A manager at the Maplewood Fitness Club tackled and disarmed a man who pointed a handgun at the manager’s chest while complaining that members were exercising without wearing face masks, prosecutors said Monday.
Michael M. Florhaug, 64, of Maplewood, was charged by Ramsey County District Court with assault with a dangerous weapon in connection with the incident approximately 30 minutes before Thursday closing time at 6 p.m. at LA Fitness on County Road D near White Bear Avenue.
Florhaug remained in jail in lieu of $ 50,000 bail before a court appearance on Tuesday. Court records do not mention a lawyer for him.
Assistant manager Mike Olson, 33, said Monday afternoon that “I kind of knew it had to be done. It didn’t take a lot of thought. It was more of a reaction.”
Olson attributed his willingness to risk his life to his four years in the military, particularly during an eight-month tour of Iraq in 2007-08.
“It was definitely more dangerous” in Baghdad than in last week’s confrontation with an angry gunman, said Olson, who left the service in 2011 with the rank of specialist and two medals of honor from the army among other praise. “We were kicking doors and doing our best in town.”
Olson boss Andrew Heitz said Olson handled the situation well. “I’m glad he’s here at the time,” Heitz said.
Maplewood Police Investigation Sgt. Joe Steiner said that while “we strongly recommend that people call the police and try not to take matters into their own hands, it seems the manager didn’t really have a choice. He felt like that people’s lives were in danger.… He did a great job. “
The criminal complaint pointed out that Florhaug had a state-issued permit in his wallet which allows him to carry a gun in public.
True to her plea, Florhaug wore a mask during times of tension in the gym, Olson said.
According to the complaint:
Florhaug complained to a front desk worker of indoor gymnasium members without a mask, as the state requires as part of the effort to control the spread of the deadly coronavirus.
Olson intervened and told Florhaug, who was not an active member of the club, to leave while explaining that the gym was understaffed to enforce the mandate.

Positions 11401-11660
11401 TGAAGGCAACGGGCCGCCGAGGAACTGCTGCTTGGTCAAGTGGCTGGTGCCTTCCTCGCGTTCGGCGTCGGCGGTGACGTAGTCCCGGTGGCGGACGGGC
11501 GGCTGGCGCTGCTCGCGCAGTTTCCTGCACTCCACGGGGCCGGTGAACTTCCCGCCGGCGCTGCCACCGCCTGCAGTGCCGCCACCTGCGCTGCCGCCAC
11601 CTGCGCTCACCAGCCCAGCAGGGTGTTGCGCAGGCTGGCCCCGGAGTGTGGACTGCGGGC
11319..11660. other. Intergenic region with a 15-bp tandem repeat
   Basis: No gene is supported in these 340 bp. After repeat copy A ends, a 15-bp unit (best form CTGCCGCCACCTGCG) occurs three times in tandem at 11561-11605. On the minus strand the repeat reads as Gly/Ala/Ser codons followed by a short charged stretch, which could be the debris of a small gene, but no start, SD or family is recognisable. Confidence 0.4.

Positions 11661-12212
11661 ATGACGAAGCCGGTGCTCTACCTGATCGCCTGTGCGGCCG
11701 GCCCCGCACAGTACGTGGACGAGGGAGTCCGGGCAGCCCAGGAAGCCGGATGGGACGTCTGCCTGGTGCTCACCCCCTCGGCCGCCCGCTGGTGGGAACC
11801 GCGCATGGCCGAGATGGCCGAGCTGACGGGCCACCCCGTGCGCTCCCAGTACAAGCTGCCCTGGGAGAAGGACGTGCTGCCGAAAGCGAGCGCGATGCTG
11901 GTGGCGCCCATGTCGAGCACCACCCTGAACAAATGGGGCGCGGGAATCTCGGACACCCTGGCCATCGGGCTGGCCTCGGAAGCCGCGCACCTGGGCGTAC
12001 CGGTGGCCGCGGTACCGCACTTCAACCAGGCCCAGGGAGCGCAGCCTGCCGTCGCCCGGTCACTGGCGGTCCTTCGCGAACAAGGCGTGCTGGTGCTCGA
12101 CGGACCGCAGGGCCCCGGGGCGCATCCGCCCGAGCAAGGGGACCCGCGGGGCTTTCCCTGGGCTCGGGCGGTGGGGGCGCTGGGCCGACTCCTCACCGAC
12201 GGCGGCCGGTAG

The deputy manager also told Florhaug he “was welcome to pay an employee out of his own pocket to enforce mask rules,” the complaint says. Olson said Monday that “I asked it with humor to defuse the situation.”
In response to the tongue-in-cheek suggestion, Florhaug yelled at Olson, called him stupid and said he intended to tour the club and photograph the members.
Olson raised his hands to stop Florhaug, who replied by pointing a gun at him, the complaint continued. Olson stepped back as Florhaug put the gun back in his sweatshirt pocket.
As Florhaug made his way to the front of the gymnasium, Olson tackled him from behind, picked up the weapon, and removed his ammo.
Olson “thought Florhaug was going to shoot at limbs that did not have masks,” the complaint read.
The police arrived and arrested Florhaug. He told officers he belonged to the gym but had not exercised since the start of the pandemic and came to the facility to check the mask for compliance before resuming his workouts.
Heitz, the club’s director of operations, told the Star Tribune that Florhaug visited in September and that he was “a little upset that we weren’t able to reimburse him”.
Florhaug told officers he wanted to take photos of the members in order to get into trouble at the gym for not complying with the mask’s warrant, the complaint says.
He then accused Olson of pushing and tackling him as he tried to leave.
Florhaug dismissed any concerns about endangering anyone, saying he had only “flashed the gun”.
Thinking about how the residents of his town are dealing with the pandemic, Police Sgt. Steiner recalled a physical altercation at Cub Foods a few months ago between two people fighting over not wearing a mask.
Steiner noted that “I think everyone has the same feeling that people are a little bit on edge the longer COVID lasts. “
Paul Walsh • 612-673-4482